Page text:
As the chronicler of the aesthetics of quite desperation, Yates’s work has powerful resonance in an age of life-makeovers and impact presentation. He was never, despite the accessibility of his style, likely to be a popular author — his subject matter was the poetry of decline and failure, like Samuel Beckett without the philosophical pretence. But Yates’s portrayal of the terrible entrapments of his characters is compelling. Revolutionary Road was initially judged too harsh, with its ending in a self-induced abortion. A similar complain was made consistently by the editors of the ‘New Yorker’ over almost two decades of rejecting his short stories on the grounds that they were ‘unrealistically bleak’. History has vindicated Yates. Revolutionary Road is now seen as the most poetic depiction of the breakdown of the American dream, at a time when the dream was most widely subscribed to, and the US was riding a wave of Post-War prosperity and optimism. The title of the novel was to cause concern to the first publisher, who wanted a more catchy, flamboyant title. But in fact, as Yates argued, Revolutionary Road was a truthful title, in as much as it showed where the path of hope and idealism began in the revolution of 1776 had in fact led.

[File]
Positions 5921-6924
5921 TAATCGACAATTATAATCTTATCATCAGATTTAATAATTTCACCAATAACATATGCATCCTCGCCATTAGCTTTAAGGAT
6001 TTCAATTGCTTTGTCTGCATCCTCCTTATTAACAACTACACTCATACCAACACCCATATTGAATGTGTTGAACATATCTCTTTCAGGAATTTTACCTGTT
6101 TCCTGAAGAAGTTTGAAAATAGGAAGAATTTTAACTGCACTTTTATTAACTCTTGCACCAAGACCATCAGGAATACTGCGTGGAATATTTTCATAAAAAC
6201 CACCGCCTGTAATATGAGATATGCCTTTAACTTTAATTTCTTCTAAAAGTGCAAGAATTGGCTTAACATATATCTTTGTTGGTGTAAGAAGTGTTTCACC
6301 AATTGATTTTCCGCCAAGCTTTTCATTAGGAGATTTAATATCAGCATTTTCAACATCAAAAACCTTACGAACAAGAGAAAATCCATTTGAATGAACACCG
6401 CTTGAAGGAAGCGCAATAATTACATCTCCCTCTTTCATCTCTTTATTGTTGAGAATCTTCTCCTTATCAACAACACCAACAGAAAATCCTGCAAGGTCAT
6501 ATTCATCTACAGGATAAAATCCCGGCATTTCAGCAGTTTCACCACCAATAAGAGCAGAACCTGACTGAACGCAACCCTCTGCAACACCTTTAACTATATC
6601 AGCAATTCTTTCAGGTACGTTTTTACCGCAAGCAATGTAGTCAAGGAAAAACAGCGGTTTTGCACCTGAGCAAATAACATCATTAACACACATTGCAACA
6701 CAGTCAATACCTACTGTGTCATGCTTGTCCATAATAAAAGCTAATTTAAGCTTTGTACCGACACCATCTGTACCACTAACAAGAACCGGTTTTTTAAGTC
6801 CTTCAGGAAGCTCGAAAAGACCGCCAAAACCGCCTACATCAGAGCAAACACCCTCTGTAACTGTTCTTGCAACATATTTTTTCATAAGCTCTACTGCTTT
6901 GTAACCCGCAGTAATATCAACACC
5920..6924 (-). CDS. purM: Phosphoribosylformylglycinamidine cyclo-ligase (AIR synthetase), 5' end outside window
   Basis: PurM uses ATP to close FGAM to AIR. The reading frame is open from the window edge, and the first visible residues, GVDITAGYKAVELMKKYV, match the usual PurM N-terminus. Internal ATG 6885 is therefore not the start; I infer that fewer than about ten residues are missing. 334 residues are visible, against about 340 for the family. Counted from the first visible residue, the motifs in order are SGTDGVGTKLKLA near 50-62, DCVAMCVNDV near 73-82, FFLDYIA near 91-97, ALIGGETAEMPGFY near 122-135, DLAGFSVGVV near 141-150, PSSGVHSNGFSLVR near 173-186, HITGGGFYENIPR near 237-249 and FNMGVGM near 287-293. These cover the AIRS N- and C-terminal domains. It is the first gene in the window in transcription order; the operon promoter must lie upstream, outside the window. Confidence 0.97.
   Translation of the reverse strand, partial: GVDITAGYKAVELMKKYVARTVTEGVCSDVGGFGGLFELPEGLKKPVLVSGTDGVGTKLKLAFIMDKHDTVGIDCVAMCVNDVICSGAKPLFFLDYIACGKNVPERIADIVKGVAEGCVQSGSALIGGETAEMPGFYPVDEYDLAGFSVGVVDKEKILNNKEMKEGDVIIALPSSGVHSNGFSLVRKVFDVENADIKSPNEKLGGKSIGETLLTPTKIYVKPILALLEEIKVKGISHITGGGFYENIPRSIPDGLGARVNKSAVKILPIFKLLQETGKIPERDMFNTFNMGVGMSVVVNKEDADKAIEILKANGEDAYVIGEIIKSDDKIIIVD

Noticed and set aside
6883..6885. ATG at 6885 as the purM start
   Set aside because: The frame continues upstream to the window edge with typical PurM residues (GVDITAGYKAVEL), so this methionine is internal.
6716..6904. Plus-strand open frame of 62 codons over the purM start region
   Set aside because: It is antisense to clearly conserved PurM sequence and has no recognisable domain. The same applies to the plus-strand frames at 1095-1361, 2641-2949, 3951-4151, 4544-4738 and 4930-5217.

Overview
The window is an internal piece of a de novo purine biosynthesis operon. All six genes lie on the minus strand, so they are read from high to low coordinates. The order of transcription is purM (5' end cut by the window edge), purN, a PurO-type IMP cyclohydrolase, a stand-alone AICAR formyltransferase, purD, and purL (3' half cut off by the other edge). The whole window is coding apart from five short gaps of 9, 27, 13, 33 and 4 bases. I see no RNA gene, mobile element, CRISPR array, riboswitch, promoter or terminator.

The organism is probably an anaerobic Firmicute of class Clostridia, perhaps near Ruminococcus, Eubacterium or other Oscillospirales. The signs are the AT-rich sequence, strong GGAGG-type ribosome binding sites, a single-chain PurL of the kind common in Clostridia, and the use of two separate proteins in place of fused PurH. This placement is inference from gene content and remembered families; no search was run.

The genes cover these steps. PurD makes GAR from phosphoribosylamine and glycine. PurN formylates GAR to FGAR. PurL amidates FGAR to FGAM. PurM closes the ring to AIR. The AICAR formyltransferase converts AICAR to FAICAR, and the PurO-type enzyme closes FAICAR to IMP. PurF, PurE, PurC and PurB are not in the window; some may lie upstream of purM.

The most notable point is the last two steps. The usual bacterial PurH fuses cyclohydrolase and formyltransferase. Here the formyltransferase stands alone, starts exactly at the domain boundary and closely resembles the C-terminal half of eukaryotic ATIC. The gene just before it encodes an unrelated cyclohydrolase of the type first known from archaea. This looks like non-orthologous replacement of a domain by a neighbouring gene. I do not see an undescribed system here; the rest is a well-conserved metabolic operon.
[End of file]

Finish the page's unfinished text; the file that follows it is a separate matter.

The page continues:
In 2005, while some of the context and details of his stories has aged, their message and style remains contemporary. They do not dramatise, either in style or substance, the way that people live their lives, and construct fantasies to avoid the appalling emptiness that might be staring them in the face. Yates’s own life was almost a parable of the kind of caverns into which someone unable to avoid that honesty could fall. His writing is the greatest triumph of that life, as this powerful narrative proves.

Kerry Brown

Kerry Brown, London, March 2005. Photo by John Tranter

Kerry Brown graduated from Cambridge where he was a pupil of J.H. Prynne. He became an expert in Asia, living in China for seven years, and getting a Ph.D in Chinese on the relationship between language, power and politics. You can read more on his website,
He then became a diplomat serving the UK government.

October 2005  |  Jacket 28  Contents  |  Homepage  |  Catalog  |  Search  |
about Jacket | style guide | bookstores | literary links | 400+ book reviews |